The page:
Playing catch-up this week, with a few releases I haven’t gotten to yet. Let’s dive right in…
When I first heard that Aerosmith was recording a blues album, I had just one question: how bluesy would it be? This is not as stupid as it sounds. While Boston’s best band has certainly built its whole mansion on the foundation of the blues, they haven’t always treated it well. Aerosmith is blues-rock, with a heavy emphasis on the rock, and I’m only treading into genre waters because the band did it first. They made a big deal of calling the recently released Honkin’ on Bobo a blues album.
Is it one? Well, kind of. There’s a bit in the movie version of Ghost World in which Steve Buscemi’s record-collecting character goes to see a classic, pure blues player. This guy is the real deal – he’s ancient, he has a voice like liquid gravel, and he plays and sings real, unadulterated blues traditionals from the heart. Thing is, he’s playing in a crowded sports bar, and no one’s listening. Everyone there came to see the headlining act, a band called Blues Hammer. And when Blues Hammer takes the stage, we see that they’re a bunch of young blond frat boys who crank up the amps and play George Thorogood-style power blues tunes, with screaming guitars and shouted vocals.
Honkin’ on Bobo could be a Blues Hammer album. The Aerosmith boys are not purists in any sense of the word, and while they play traditional tunes here, they kick them up in typical party-rock fashion. So if you’re looking for a blues album, you might be better off sticking with Muddy Waters and Corey Harris. But if you’re an Aerosmith fan, then there’s no reason at all you won’t enjoy this. Once you get the genre labels out of the way, Honkin’ on Bobo is the most kickass record Aerosmith has made in almost 20 years.
The first 30 seconds are embarrassing, I’ll grant, but once “Road Runner” kicks in, it’s non-stop dirty blooze for 45 minutes. The song titles should be somewhat familiar to fans of this music – the band stomps through “Eyesight to the Blind” and “You Gotta Move” and Willie Dixon’s “I’m Ready” with force and joy. There’s no question that Joe Perry owns this project, too – he hasn’t sounded this invigorated in a very long time. Just listen to his smoking work on “Shame Shame Shame.” This is the Joe Perry of 1975.
In fact, the whole band sounds re-energized. Joey Kramer hasn’t been called upon to actually be a great rock ‘n’ roll drummer in a decade or more, but he’s still got it. And Steven Tyler is having the time of his life. The band has made some interesting choices here as well, diversifying the proceedings somewhat with a creepy “Back Back Train,” a great take on Fleetwood Mac’s “Stop Messin’ Around” (from the Peter Green years, of course), and a closing acoustic rip through “Jesus is On the Main Line.”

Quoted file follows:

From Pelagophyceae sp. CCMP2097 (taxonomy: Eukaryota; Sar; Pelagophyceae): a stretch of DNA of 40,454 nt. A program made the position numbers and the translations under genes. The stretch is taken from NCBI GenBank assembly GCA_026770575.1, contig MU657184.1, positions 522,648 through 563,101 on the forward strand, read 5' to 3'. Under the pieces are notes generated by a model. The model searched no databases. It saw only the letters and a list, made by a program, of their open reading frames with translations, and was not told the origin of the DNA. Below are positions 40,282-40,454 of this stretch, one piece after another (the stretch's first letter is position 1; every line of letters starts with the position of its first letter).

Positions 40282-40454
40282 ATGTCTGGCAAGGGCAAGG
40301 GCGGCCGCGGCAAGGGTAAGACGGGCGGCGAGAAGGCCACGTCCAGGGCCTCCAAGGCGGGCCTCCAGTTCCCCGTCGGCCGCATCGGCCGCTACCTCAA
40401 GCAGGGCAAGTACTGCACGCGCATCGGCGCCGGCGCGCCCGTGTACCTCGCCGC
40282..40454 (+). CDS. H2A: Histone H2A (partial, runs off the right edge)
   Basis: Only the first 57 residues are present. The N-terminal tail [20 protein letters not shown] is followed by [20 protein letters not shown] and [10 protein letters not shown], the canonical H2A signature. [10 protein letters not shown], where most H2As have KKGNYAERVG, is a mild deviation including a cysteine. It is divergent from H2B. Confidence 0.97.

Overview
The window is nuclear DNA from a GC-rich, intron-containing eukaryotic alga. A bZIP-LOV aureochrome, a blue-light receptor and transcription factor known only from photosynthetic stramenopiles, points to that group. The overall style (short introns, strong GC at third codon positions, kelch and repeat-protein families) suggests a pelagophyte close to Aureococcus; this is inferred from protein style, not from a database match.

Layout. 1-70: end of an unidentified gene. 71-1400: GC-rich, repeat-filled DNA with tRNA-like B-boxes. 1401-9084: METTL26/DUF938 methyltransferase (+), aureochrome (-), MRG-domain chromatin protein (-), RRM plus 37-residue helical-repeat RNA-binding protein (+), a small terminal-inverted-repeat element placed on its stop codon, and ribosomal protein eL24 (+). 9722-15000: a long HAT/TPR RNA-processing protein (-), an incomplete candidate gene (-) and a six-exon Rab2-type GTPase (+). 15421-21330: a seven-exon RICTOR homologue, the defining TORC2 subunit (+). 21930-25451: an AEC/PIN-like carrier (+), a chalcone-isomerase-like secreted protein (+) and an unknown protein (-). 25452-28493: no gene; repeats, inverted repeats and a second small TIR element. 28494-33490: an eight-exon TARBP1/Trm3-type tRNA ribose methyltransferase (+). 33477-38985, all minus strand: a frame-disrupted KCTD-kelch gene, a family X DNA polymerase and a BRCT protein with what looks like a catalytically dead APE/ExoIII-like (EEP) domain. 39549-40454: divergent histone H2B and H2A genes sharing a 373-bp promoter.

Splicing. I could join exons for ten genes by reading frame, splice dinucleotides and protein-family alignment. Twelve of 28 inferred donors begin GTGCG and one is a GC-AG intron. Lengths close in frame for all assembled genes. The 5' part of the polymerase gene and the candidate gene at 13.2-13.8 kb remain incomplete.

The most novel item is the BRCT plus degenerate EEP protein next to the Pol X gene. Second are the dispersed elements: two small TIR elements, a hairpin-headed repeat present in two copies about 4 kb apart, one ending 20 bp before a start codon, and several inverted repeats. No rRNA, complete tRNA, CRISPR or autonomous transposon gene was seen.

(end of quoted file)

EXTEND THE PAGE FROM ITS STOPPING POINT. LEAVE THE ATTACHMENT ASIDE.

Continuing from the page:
The most important thing to note about Honkin’ on Bobo is that it’s the first Aerosmith album since Done With Mirrors that isn’t preoccupied with hit singles and radio play. Even their one original song (“The Grind”), while treading closer to the likes of Big Ones than anything else here, sticks with the blues and avoids “Cryin’”/“Crazy”/“Amazing” schmaltz. Even the title is non-commercial. (And, oh yeah, terrible.) This is the sound of Aerosmith having pressure-free fun, and even though I would have paid twice the price for an unaffected blues album from these boys, this insanely enjoyable romp is more than welcome in my collection.
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If we’re to believe the hipper-than-thou indie reviewers that scatter the ‘net like head lice, there have been very few albums this century as mindblowing and inventive as Modest Mouse’s The Moon and Antarctica. Really, you’d think that lead singer Isaac Brock went around giving each of these writers a hundred bucks. It’s brilliant, it’s breathtaking, it “justifies our existence,” as one hyperbolic hipster put it. I have to ask this: what the hell are these guys talking about?
I don’t want to crap on the album, really, because it’s pretty good. It’s jagged and raw and full of Sonic Youth-ness, but to call this disjointed, half-finished, sloppy thing any more than pretty good is overstating the case. I wonder if any of the folks who called Moon “expansive” have ever heard anything truly expansive, like the Autumns, or the Moon Seven Times, or even Sigur Ros. Modest Mouse play indie rock with potential and ambition, but that’s about all.
And when I bought The Moon and Antarctica, on the strength of a dozen glowing reviews, what I was looking for was something more like Good News for People Who Love Bad News, the band’s latest outing. Perhaps it’s the complete lack of attendant hype, but I can’t help thinking that this one is much, much better. It’s still snarling indie rock, but Brock and company have added more ambition, and explored more of their potential.